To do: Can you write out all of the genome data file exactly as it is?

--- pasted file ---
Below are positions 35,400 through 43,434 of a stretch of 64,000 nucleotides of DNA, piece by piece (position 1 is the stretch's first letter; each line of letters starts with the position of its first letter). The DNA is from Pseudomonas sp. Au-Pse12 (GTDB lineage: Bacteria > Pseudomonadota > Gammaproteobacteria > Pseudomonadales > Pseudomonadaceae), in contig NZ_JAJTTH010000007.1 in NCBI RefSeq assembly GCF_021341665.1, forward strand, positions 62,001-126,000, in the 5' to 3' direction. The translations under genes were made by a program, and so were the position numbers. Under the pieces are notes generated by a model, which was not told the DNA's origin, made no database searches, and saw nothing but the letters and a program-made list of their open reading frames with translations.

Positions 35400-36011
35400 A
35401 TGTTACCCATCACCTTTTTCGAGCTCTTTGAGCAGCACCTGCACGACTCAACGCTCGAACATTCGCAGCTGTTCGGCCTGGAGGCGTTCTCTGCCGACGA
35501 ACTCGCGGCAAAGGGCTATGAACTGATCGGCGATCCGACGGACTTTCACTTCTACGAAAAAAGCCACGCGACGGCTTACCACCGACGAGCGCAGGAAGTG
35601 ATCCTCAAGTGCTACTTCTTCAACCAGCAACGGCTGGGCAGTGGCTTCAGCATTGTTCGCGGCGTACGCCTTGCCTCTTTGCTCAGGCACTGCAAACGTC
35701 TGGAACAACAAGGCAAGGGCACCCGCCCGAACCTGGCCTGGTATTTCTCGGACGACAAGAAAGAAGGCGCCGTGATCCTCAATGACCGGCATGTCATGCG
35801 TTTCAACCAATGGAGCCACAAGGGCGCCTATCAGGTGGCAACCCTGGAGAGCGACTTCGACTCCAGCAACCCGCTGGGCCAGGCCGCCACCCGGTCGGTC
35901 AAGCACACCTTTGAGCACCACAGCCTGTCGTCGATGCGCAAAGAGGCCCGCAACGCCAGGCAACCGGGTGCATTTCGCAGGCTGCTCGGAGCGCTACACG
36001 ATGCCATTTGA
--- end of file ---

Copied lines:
Below are positions 35,400 through 43,434 of a stretch of 64,000 nucleotides of DNA, piece by piece (position 1 is the stretch's first letter; each line of letters starts with the position of its first letter). The DNA is from Pseudomonas sp. Au-Pse12 (GTDB lineage: Bacteria > Pseudomonadota > Gammaproteobacteria > Pseudomonadales > Pseudomonadaceae), in contig NZ_JAJTTH010000007.1 in NCBI RefSeq assembly GCF_021341665.1, forward strand, positions 62,001-126,000, in the 5' to 3' direction. The translations under genes were made by a program, and so were the position numbers. Under the pieces are notes generated by a model, which was not told the DNA's origin, made no database searches, and saw nothing but the letters and a program-made list of their open reading frames with translations.

Positions 35400-36011
35400 A
35401 TGTTACCCATCACCTTTTTCGAGCTCTTTGAGCAGCACCTGCACGACTCAACGCTCGAACATTCGCAGCTGTTCGGCCTGGAGGCGTTCTCTGCCGACGA
35501 ACTCGCGGCAAAGGGCTATGAACTGATCGGCGATCCGACGGACTTTCACTTCTACGAAAAAAGCCACGCGACGGCTTACCACCGACGAGCGCAGGAAGTG
35601 ATCCTCAAGTGCTACTTCTTCAACCAGCAACGGCTGGGCAGTGGCTTCAGCATTGTTCGCGGCGTACGCCTTGCCTCTTTGCTCAGGCACTGCAAACGTC
35701 TGGAACAACAAGGCAAGGGCACCCGCCCGAACCTGGCCTGGTATTTCTCGGACGACAAGAAAGAAGGCGCCGTGATCCTCAATGACCGGCATGTCATGCG
35801 TTTCAACCAATGGAGCCACAAGGGCGCCTATCAGGTGGCAACCCTGGAGAGCGACTTCGACTCCAGCAACCCGCTGGGCCAGGCCGCCACCCGGTCGGTC
35901 AAGCACACCTTTGAGCACCACAGCCTGTCGTCGATGCGCAAAGAGGCCCGCAACGCCAGGCAACCGGGTGCATTTCGCAGGCTGCTCGGAGCGCTACACG
36001 ATGCCATTTGA